NEW YORK, NY (September 18, 2007) -- More than 80 percent of pregnant women have had their belly touched without being asked. According to TheNestBaby.com (www.thenestbaby.com), a website for hip, first-time parents, many people have committed grievances like this, including asking how much weight a woman has gained and pressuring moms-to-be to drink. To help eradicate these no-nos from continuing to happen, the editors at TheNestBaby.com have come up with the top pregnancy faux pas to avoid --and clever quips for what to say if it does happen.
5 PREGNANCY ETIQUETTE FAUX PAS
Faux Pas #1: “Let Me Touch Your Belly!”
We’re all guilty of the belly rub…it’s hard to resist. But hold back unless you ask the mom first (and she consents!). Not only is it scary and weird when someone, whether it’s a stranger or even a relative, touches her, but a woman’s belly is private and she may not want you reaching for it.
What to Do in Response: As the hand moves in, cover your belly and jokingly say, “The little one’s bossy already and he likes his personal space.”
Faux Pas #2: “I Was in Labor for 36 Hours and I Tore Like You Wouldn't Believe!”
Imagine hearing your own mother-in-law describing in detail how she gave birth to your husband. Are you squirming yet? It’s only natural to want to share your own personal experiences and think that it may offer some helpful advice. But just because you were in labor for 36 hours doesn’t mean she wants to hear all the gory details. You’ll only scare her (and the baby) with your stories.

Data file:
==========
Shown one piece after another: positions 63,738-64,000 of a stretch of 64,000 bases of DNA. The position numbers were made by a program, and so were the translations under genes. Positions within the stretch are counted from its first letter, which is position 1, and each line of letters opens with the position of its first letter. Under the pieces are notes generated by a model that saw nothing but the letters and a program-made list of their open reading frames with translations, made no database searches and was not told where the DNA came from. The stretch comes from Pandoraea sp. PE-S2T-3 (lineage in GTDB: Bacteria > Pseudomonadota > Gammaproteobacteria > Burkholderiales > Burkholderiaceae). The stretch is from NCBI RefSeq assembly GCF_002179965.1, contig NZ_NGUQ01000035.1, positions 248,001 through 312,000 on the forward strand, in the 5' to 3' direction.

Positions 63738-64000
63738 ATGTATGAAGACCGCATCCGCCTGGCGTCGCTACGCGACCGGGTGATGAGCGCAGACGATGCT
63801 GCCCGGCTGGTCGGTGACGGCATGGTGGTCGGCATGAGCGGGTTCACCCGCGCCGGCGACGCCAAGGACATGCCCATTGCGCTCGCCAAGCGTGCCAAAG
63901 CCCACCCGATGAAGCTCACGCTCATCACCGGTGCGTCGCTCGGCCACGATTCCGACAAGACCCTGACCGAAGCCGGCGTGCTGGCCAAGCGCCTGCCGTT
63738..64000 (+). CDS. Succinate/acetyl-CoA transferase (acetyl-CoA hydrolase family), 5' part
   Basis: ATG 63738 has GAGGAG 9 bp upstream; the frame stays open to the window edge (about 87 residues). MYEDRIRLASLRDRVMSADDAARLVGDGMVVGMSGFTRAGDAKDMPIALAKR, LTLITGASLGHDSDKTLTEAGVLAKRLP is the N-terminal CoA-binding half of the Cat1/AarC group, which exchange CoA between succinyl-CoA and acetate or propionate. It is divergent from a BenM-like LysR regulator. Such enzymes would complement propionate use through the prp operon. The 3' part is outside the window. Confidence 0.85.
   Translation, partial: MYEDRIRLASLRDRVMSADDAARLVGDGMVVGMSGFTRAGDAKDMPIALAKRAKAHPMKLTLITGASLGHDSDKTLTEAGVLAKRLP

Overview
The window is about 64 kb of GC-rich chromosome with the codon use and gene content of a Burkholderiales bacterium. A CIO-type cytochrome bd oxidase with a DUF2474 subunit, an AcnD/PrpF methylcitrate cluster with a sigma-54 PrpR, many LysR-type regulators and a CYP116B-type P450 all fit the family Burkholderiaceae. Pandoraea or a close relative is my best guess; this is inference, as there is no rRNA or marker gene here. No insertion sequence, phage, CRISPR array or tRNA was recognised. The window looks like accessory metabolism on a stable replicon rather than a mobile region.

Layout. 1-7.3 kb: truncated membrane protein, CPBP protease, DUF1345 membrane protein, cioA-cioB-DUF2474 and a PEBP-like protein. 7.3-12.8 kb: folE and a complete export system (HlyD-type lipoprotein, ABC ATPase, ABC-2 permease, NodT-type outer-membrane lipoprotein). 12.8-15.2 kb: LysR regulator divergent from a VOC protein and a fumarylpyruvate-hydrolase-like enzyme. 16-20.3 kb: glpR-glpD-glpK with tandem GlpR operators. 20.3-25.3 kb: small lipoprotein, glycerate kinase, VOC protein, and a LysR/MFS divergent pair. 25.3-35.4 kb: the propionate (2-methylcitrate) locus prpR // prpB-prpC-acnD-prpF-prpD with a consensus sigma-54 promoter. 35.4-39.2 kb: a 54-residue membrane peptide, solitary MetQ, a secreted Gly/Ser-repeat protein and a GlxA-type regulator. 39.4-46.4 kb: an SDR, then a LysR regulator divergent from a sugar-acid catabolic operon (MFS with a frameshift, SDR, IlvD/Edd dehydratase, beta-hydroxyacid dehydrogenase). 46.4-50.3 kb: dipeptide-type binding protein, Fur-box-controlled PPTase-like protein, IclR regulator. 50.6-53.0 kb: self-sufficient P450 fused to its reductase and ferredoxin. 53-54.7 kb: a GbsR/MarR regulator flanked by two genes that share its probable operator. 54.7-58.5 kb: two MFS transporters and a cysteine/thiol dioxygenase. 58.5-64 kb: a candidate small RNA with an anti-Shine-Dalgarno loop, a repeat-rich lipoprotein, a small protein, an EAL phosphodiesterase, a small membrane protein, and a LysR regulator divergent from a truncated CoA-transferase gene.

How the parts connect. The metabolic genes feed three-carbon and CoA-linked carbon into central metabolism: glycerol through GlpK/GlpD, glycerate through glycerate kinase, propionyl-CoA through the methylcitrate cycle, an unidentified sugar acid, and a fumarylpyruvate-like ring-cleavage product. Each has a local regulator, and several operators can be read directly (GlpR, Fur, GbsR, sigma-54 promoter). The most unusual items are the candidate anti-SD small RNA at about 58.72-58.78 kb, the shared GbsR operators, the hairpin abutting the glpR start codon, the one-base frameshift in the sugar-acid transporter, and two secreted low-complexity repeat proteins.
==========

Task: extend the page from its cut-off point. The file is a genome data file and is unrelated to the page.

What to Do in Response: You may gain some bits of useful advice from these war stories, but if the conversation gets too graphic, say in a mock grave voice, “You’ve seriously got to stop -- I think my morning sickness is coming back.”
Faux Pas #3: “Wow, You're Huge! Are You Having Twins?”
First of all, pregnant or not, no one ever likes to be reminded of their weight gain. Whether you are genuinely wondering if she’s having twins or it’s your way of saying she’s going to have a big, healthy baby, keep any comments related to weight gain to yourself. After all, we all know this could sound like an evil way of saying, “Wow, you’re one big heifer.”
What to Do in Response: Think of it this way -- who wants a peewee baby? So proudly rub your tummy and say, “Nope, not twins. I’m just carrying the next linebacker for the New York Giants.”
Faux Pas #4: “Ohhh, I Knew a (INSERT NAME). He Was the Biggest Geek in High School.”
Ouch. Whether it’s a high school geek or horrid ex-boyfriend, we can’t help but connect a name to someone in our past. But it’s best to keep your opinions to yourself, or better yet, not even ask what they’re planning on naming the baby. “This is a seemingly harmless question and is one of the most hotly debated topics for parents-to-be,” says Carley Roney, TheNestBaby.com Editor in Chief. “Naming a child is one of the most personal things for parents, and it’s hard enough to decide on a name without a committee chiming in. Plus, parents may want to keep the name a secret in case someone ‘steals’ it.”